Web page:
Protein homeostasis (proteostasis), or the proper folding and function of the proteome, is vital for cellular and organismal health. Critical to proteostasis is an evolutionarily ancient cytoprotective mechanism originally characterized in cells subjected to elevated temperatures. This mechanism, termed the Heat Shock Response (HSR), is now known to protect against many diverse sources of proteotoxic stress. A hallmark of the HSR is the profound transcriptional induction of molecular chaperones known as heat shock proteins (HSPs), a process regulated by the transcription factor Heat Shock Factor 1 (HSF1). Because this rapid and robust transcriptional induction can be provoked by simply increasing temperature, the HSR has been used as a model system in the gene expression field for decades. As such, the processes that govern HSF1 activation and transcriptional regulation upon heat shock have been extensively studied. However, evidence accumulating over the last decade has revealed a more complicated picture of HSF1 function. We have found that in cancer, HSF1 directly regulates the transcription of genes involved in cellular processes which extend far beyond protein folding, in a manner distinct from the classic HSR. This has been mirrored in studies of HSF1 in other physiological contexts, such as in the tumor microenvironment and in organismal development. The mechanisms which enable HSF1’s regulatory plasticity, and the underlying logic that connects the disparate set of HSF1-regulated genes with HSF1’s role in proteostasis, is not well understood. Here we propose to use cancer as a as a model system to study the mechanisms that underlie HSF1’s non-canonical regulatory roles. Through a series of unbiased proteomic and genetic screens we identify a factor critical for HSF1 in this distinct physiological context, and a surprising multifaceted role for a non-canonical HSF1 target gene in feedback regulation of HSF1 and the HSR. To investigate these mechanisms, we will integrate sophisticated technologies in the field of transcription regulation with established biochemical, genetic and genomic methods. Our studies will provide the knowledge required for the development of therapeutic interventions that promote or inhibit specific programs directed by HSF1. Ultimately, this may enable us to modulate HSF1’s non-canonical programs which are implicated in an ever-expanding array of disease states.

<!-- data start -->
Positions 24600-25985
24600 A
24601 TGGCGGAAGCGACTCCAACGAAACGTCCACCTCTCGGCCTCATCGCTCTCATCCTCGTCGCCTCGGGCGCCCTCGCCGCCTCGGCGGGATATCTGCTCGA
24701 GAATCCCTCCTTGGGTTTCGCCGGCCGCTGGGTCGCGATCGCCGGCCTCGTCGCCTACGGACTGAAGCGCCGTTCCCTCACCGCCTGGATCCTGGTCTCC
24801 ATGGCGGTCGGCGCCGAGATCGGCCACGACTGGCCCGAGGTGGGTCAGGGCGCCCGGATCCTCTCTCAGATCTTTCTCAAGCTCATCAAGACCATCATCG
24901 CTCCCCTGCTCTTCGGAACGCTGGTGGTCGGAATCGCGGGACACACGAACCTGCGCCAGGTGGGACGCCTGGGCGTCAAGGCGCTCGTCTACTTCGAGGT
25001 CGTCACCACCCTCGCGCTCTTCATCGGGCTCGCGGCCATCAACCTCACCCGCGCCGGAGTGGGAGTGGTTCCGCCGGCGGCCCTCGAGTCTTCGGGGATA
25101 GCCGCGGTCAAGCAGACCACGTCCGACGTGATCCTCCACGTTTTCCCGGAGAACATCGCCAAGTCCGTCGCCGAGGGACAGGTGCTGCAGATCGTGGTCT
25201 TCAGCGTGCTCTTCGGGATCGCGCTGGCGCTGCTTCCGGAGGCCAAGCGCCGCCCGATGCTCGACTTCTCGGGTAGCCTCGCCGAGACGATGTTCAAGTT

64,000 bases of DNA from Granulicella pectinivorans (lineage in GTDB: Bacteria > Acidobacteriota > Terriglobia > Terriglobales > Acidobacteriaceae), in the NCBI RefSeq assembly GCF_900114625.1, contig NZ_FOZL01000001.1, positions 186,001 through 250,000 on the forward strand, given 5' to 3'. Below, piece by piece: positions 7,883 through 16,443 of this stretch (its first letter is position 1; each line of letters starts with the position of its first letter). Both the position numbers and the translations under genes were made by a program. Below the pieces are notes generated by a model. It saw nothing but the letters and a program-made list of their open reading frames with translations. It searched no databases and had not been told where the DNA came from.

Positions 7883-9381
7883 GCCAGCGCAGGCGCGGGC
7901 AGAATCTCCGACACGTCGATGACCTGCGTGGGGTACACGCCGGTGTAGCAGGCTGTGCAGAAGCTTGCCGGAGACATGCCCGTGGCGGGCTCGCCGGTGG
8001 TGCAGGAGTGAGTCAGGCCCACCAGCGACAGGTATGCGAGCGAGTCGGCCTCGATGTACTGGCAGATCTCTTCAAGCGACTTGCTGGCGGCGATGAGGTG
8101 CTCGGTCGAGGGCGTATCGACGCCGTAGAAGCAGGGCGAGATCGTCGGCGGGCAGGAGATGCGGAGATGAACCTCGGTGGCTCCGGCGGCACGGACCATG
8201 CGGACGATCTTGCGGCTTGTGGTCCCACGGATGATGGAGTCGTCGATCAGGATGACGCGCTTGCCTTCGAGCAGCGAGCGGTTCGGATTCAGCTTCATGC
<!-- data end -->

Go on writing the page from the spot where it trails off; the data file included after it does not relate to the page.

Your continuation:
|Effective start/end date||9/1/22 → 8/31/27|
- National Institute of General Medical Sciences (5R01GM144617-02)
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